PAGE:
I headed north to the Wharf with expectations that it would be, well, not bad.  I could endure four banjos . . .

The music I heard not only lifted me out of my seat but is a rebuke to my inherent jazz snobbery.  This set swung as hard as anything I’ve ever heard live, and you will see that I ain’t jiving.

And since I am still grappling with a wicked cold as I write this post, I think of Aimee Gauvin’s words (when he put on his white coat and became Dr. Jazz): GOOD FOR WHAT AILS YOU!

For once, I will present with a minimum of comment.  If this music needs explanation (and the onstage speakers are wonderfully, hilariously articulate), you need more than Sudafed.

Politically incorrect intro, please?  CHINATOWN, MY CHINATOWN:

Something for Louis!  SOMEDAY YOU’LL BE SORRY:

John explains that shiny thing!  DIGA DIGA DOO:

Clint warns us — SOME OF THESE DAYS:

Did you know the secret rules of banjo culture?  Now you do.  And Katie (Baby Face) explains it all, in the key of Ab.  I wanted so badly to sing along but didn’t want my voice to overwhelm the video, so you are encouraged to sing loudly at home:

Something pretty — the 1931 DREAM A LITTLE DREAM OF ME:

Paul reinforces the banjo’s international theme with DARK EYES:

Once Katie explains the great gender-divide, we can head into what I think is a highlight of my life in 2011.  If you watch only clip in this posting (perhaps being banjo-timid) please watch this one. Surprises abound!  Watch out for flying cornets on CHARLEY, MY BOY:

Something hinting at Claude Hopkins and Fletcher Henderson c. 1932-33, HONEYSUCKLE ROSE.  Identify the quotations and win the prize:

Since these folks love their home state, what would be a better closer than CALIFORNIA, HERE I COME with a cornet interlude:

My pal Ricky Riccardi says he wants to see the Reynolds Brothers on Mount Rushmore — a fine sentiment.  But I am a man of more modest dreams.  I’d like to hear the Reynolds Brothers’ music being played on jazz / vintage pop radio shows — do any of my readers have a radio program?  Get in touch with me!

I’d like to see the Brothers appearing at jazz festivals outside of their home state.  California will just have to stop being selfish and allow the boys to travel.  We’ll change that restrictive law.  What, New York doesn’t need ferocious, hilarious swing?  England?  Really!

These are the last of the videos I took at Monterey — a mere ninety or so.  I am very proud of what I captured and have shared, and am only sad that I didn’t take more . . . But Rae Ann Berry (that’s SFRaeAnn to YouTube) has posted videos of a session or two that I didn’t catch, so head on over to YouTube to see more.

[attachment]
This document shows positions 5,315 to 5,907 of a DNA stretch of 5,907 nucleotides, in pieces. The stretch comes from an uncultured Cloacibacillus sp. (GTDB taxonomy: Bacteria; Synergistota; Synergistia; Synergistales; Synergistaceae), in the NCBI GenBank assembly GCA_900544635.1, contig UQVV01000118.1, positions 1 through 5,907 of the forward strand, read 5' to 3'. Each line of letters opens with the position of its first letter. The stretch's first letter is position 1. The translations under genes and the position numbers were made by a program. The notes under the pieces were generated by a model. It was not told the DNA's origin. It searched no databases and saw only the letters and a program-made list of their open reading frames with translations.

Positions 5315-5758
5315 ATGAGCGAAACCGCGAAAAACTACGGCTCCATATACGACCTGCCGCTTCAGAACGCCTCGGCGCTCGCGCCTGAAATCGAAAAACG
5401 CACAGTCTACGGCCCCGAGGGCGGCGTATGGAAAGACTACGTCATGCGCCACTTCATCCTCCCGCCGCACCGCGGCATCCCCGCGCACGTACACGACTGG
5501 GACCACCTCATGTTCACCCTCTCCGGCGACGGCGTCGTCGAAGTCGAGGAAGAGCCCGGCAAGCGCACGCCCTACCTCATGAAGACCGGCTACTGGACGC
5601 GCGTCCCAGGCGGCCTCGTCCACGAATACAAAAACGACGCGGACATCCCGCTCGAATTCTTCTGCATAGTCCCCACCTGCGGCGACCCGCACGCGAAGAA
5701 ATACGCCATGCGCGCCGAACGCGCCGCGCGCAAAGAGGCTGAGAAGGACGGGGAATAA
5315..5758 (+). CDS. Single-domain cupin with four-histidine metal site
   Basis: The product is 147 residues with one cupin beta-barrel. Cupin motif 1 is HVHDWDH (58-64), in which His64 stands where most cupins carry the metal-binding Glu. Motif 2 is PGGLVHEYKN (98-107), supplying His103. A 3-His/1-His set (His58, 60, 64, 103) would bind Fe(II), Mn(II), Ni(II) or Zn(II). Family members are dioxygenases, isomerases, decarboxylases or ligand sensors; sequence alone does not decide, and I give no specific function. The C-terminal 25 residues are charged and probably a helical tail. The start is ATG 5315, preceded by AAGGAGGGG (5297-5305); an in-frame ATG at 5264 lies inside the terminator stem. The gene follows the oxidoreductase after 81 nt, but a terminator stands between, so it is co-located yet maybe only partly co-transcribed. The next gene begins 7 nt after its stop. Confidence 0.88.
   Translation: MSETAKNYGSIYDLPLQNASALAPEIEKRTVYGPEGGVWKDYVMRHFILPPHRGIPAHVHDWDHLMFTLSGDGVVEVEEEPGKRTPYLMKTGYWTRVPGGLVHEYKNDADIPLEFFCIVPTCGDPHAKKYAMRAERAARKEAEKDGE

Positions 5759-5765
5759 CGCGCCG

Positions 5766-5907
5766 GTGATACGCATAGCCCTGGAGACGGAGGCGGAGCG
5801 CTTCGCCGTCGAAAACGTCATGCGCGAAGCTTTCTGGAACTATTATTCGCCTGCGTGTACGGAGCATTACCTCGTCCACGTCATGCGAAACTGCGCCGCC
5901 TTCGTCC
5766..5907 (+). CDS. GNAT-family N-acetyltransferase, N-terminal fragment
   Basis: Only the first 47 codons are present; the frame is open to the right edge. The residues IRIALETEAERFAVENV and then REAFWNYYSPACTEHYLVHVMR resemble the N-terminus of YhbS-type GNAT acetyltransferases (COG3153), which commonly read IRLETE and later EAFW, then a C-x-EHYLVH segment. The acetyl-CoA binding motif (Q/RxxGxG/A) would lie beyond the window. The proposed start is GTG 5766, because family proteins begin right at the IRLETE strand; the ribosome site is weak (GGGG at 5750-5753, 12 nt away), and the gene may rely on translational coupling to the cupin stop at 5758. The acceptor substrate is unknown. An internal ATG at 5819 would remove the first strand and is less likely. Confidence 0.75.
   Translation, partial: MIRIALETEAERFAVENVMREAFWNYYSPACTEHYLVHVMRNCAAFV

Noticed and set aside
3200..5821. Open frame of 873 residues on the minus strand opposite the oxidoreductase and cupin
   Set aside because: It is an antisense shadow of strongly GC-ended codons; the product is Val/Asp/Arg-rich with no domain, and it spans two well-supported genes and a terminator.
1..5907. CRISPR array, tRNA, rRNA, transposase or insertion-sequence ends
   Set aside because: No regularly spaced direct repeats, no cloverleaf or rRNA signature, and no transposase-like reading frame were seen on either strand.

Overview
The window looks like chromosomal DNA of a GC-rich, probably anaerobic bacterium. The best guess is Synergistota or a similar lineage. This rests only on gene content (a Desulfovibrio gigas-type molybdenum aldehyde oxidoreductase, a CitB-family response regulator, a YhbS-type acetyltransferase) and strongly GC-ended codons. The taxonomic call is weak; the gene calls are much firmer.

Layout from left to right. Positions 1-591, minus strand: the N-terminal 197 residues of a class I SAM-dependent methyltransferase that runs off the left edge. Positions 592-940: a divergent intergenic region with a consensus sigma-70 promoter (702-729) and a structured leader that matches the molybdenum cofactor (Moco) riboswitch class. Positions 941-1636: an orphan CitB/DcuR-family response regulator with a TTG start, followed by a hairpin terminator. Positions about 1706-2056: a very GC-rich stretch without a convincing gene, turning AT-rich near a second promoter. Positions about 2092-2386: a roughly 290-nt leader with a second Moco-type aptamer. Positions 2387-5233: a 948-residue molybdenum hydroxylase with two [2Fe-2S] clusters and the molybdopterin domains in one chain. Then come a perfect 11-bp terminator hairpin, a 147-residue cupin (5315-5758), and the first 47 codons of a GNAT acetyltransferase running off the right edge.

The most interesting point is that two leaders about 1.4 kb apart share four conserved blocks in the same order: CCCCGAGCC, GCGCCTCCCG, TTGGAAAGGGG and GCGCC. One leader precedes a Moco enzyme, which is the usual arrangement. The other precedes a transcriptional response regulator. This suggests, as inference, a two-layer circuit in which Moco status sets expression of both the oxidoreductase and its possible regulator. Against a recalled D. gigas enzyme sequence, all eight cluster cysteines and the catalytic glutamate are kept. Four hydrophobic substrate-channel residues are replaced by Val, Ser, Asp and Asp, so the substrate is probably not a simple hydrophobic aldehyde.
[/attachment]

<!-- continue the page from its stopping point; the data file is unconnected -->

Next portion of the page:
I know it is a bad idea to rush time away — with every day a wrapped box full of surprises! — but I can’t wait for the 2012 Jazz Bash By The Bay.  Thanks to all of the musicians for lifting the stage up and up and up; thanks to Sue Kroninger for creating a wonderful world for all of us to float in for that weekend.

I will close with a very personal note.

At the end of the set, Clint — who has a heart as big as the Bay Area — asked all the musicians to sign his banjo head.  I watched from a distance, not wanting to intrude.  How sweet!  His way of saying, “I never want to forget this moment, and we are all brothers and sisters.”  Then he asked me to sign it also.

I have never been so honored in my life.

I’ve won awards.  I’ve had my books reviewed in the New York Times.  But to be handed a Sharpie and encouraged to sign was something I wouldn’t have had the temerity to dream of.  I wrote only three words, “With deep love,” but that was what I felt and feel.  No one is going to ask me to sit in by playing, and that’s a good thing for the jazz cosmos, but I’ve been embraced by the people I love and admire.

WOW! to quote the Sage, Eddie Erickson.

CAUTION! HOT! THE REYNOLDS BROTHERS and FRIENDS at DIXIELAND MONTEREY (March 5, 2011)

Looking back on it, I believe my parents were over-cautious: the air was full of BE CAREFUL!  But perhaps they knew more than I gave them credit for at the time.

It is in their spirit that I post the following warning before my latest jazz videos, and I think you should take it very seriously:

The Reynolds Brothers could singe your fingers, your clothing, or anything else available.  They are dangerous!  I was driving home from work about ten days ago with one of their CDs in the player — it was on a seven-minute plus romp on HAPPY FEET featuring Scott Black, Dan Levinson, Allan Vache, and others — and I couldn’t help myself.  I am only glad that no police officer saw me joyously whacking my head into the headrest (what else is it there for?) on 2 and 4.  And then I played the track again.  Ecstatic jive!